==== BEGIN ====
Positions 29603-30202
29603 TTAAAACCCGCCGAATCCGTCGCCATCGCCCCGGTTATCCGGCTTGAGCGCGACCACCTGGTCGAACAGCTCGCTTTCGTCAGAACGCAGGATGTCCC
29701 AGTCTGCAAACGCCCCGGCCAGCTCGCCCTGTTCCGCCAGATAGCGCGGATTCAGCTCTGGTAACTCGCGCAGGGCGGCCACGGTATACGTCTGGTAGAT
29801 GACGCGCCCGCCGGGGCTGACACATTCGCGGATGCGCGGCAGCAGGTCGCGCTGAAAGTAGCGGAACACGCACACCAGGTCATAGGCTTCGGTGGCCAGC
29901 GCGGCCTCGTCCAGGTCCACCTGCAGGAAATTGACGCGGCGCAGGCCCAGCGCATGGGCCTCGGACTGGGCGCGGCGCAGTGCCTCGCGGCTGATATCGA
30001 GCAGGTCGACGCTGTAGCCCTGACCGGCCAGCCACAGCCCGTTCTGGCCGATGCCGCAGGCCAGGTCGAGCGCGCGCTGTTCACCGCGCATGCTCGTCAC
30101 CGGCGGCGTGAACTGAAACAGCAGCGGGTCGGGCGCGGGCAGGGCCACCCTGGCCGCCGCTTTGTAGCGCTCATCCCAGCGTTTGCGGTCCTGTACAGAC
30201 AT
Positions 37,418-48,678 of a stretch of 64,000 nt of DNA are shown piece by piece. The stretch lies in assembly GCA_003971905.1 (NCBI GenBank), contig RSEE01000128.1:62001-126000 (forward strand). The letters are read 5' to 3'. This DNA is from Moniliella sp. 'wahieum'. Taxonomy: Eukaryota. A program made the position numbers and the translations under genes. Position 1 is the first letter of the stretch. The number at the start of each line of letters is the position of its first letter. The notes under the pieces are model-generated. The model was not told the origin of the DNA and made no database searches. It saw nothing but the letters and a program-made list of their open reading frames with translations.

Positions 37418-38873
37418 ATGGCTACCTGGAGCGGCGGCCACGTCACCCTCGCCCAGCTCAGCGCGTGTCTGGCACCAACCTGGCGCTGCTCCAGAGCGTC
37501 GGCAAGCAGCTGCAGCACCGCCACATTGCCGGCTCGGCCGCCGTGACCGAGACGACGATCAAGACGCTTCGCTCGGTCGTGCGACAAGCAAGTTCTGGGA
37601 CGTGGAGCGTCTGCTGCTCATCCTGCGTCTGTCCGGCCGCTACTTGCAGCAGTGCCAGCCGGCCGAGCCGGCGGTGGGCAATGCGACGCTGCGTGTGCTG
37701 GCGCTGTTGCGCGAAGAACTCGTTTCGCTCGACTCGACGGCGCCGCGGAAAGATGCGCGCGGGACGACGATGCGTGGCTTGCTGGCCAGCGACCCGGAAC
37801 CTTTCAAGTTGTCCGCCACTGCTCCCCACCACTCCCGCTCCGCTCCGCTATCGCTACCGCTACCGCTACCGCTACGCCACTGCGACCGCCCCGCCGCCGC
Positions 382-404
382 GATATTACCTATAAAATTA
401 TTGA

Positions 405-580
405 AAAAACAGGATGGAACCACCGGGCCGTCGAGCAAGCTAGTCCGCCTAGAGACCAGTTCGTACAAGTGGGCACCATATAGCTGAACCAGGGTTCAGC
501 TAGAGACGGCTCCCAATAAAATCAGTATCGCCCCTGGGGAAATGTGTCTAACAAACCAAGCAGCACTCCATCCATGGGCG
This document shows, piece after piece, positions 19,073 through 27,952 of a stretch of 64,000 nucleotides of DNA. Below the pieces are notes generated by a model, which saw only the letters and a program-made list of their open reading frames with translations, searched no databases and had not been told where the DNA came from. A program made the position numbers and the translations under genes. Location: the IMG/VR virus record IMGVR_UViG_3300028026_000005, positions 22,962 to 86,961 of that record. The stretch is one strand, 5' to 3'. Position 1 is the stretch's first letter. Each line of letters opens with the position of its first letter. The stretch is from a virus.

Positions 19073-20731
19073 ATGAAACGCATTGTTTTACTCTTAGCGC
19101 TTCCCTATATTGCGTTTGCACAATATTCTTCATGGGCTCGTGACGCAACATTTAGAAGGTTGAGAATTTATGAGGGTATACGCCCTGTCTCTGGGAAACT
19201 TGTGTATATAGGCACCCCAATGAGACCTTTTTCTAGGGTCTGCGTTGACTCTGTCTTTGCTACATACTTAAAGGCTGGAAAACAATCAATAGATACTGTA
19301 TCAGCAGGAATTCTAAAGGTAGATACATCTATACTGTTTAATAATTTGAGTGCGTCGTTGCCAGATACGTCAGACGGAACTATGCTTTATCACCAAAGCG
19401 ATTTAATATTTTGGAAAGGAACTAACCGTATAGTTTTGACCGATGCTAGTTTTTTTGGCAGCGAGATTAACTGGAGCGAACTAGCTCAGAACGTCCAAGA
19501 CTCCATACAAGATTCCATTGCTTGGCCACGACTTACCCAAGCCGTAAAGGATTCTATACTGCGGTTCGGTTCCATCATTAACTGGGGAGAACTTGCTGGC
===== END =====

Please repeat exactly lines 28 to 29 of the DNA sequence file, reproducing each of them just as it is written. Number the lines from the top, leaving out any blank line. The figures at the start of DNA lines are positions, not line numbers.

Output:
19401 ATTTAATATTTTGGAAAGGAACTAACCGTATAGTTTTGACCGATGCTAGTTTTTTTGGCAGCGAGATTAACTGGAGCGAACTAGCTCAGAACGTCCAAGA
19501 CTCCATACAAGATTCCATTGCTTGGCCACGACTTACCCAAGCCGTAAAGGATTCTATACTGCGGTTCGGTTCCATCATTAACTGGGGAGAACTTGCTGGC